Tribe Controlled Media Accounts Of School Shooting


When the news broke on Monday’s school shooting at the Minnesota’s Red Lake High School, journalists swarmed the remote reservation where it occurred. “The mass media finds nothing juicier than a school rampage, and this one promised the highest body count since Columbine in 1999,” says the City Pages newspaper in Minneapolis. Reporters usually would knock on doors in the affected community to get reactions, but it didn’t happen at Red Lake. Its status as a closed reservation gives the band unusual authority to restrict the movements of non-band members, including reporters.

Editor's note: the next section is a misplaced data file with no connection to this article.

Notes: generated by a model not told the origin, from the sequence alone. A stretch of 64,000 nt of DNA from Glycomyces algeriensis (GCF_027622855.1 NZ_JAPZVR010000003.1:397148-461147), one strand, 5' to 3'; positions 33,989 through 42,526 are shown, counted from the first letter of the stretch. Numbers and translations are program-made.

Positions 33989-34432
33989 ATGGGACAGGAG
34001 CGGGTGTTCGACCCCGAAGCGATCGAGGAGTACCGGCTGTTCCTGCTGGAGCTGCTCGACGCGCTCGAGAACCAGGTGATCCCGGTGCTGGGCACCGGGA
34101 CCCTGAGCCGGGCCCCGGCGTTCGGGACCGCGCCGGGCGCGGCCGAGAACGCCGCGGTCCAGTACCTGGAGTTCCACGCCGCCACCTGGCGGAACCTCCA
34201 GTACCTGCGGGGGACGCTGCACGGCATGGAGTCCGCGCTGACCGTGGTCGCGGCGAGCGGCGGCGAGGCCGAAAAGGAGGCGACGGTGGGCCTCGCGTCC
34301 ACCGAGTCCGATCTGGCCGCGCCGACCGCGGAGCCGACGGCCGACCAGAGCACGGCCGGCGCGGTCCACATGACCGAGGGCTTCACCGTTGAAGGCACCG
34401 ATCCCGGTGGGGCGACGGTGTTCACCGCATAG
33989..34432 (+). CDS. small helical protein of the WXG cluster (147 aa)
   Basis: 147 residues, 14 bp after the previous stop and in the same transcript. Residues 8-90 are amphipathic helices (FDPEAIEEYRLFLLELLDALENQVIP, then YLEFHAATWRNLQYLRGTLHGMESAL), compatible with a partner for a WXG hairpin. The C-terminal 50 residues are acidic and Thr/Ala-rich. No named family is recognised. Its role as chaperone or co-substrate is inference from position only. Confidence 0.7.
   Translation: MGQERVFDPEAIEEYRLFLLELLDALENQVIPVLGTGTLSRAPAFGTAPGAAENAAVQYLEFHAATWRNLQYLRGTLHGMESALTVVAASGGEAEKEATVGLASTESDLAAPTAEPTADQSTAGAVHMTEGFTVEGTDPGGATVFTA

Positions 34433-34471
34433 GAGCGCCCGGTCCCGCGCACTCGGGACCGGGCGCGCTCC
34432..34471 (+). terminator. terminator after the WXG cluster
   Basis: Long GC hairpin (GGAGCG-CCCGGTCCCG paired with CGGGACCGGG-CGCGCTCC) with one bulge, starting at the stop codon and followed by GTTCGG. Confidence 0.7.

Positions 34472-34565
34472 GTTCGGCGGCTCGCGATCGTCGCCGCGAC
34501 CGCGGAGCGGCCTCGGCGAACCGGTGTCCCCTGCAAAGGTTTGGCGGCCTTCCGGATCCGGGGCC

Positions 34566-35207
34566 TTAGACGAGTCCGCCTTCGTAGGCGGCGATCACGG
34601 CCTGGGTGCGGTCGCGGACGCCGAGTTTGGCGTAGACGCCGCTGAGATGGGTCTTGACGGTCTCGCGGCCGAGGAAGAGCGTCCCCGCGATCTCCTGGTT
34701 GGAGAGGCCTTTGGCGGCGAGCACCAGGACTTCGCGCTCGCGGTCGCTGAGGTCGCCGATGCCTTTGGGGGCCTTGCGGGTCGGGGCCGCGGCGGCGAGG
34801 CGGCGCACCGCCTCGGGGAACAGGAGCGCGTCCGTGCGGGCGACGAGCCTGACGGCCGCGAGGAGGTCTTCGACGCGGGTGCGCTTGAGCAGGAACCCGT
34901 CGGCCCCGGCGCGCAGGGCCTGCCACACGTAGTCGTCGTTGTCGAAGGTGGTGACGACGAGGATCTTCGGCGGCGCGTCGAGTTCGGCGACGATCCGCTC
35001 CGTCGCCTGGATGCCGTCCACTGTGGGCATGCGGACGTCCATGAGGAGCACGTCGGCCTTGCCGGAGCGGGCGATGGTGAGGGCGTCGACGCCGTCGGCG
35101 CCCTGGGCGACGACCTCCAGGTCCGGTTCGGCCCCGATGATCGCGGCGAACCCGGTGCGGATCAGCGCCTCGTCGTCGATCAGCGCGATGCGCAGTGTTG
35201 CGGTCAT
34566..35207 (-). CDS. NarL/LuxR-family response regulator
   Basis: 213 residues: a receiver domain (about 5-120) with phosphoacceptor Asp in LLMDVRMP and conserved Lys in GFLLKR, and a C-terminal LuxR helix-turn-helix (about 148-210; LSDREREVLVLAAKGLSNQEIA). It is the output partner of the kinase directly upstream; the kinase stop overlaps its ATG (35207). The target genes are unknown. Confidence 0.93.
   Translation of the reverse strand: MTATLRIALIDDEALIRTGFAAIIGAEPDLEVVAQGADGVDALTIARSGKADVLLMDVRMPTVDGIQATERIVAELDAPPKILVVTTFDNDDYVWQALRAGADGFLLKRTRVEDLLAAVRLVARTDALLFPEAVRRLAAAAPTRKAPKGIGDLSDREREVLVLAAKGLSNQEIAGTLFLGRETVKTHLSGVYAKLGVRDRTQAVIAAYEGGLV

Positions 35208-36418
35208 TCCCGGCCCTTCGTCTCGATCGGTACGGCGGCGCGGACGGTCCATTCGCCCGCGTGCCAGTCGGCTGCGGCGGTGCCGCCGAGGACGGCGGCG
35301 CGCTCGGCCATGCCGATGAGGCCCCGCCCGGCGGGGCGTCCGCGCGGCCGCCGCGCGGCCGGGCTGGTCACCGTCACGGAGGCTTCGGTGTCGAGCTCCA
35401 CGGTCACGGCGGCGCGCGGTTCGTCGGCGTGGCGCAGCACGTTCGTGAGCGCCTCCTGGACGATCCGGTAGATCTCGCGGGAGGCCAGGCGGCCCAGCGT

By Tuesday, journalists were mainly restricted to a parking lot of the Red Lake Detention Facility, where they were spoon-fed accounts by assorted officials. Unlike Littleton, Co., Jonesboro, Ar., and other communities rendered infamous by the endless videos of their school shootings and aftermath, Red Lake maintained an unusual measure of control over the descending media horde. City Pages interviewed veteran Bemidji Pioneer photographer Monte Draper on what he thought of the restrictions placed on journalists.


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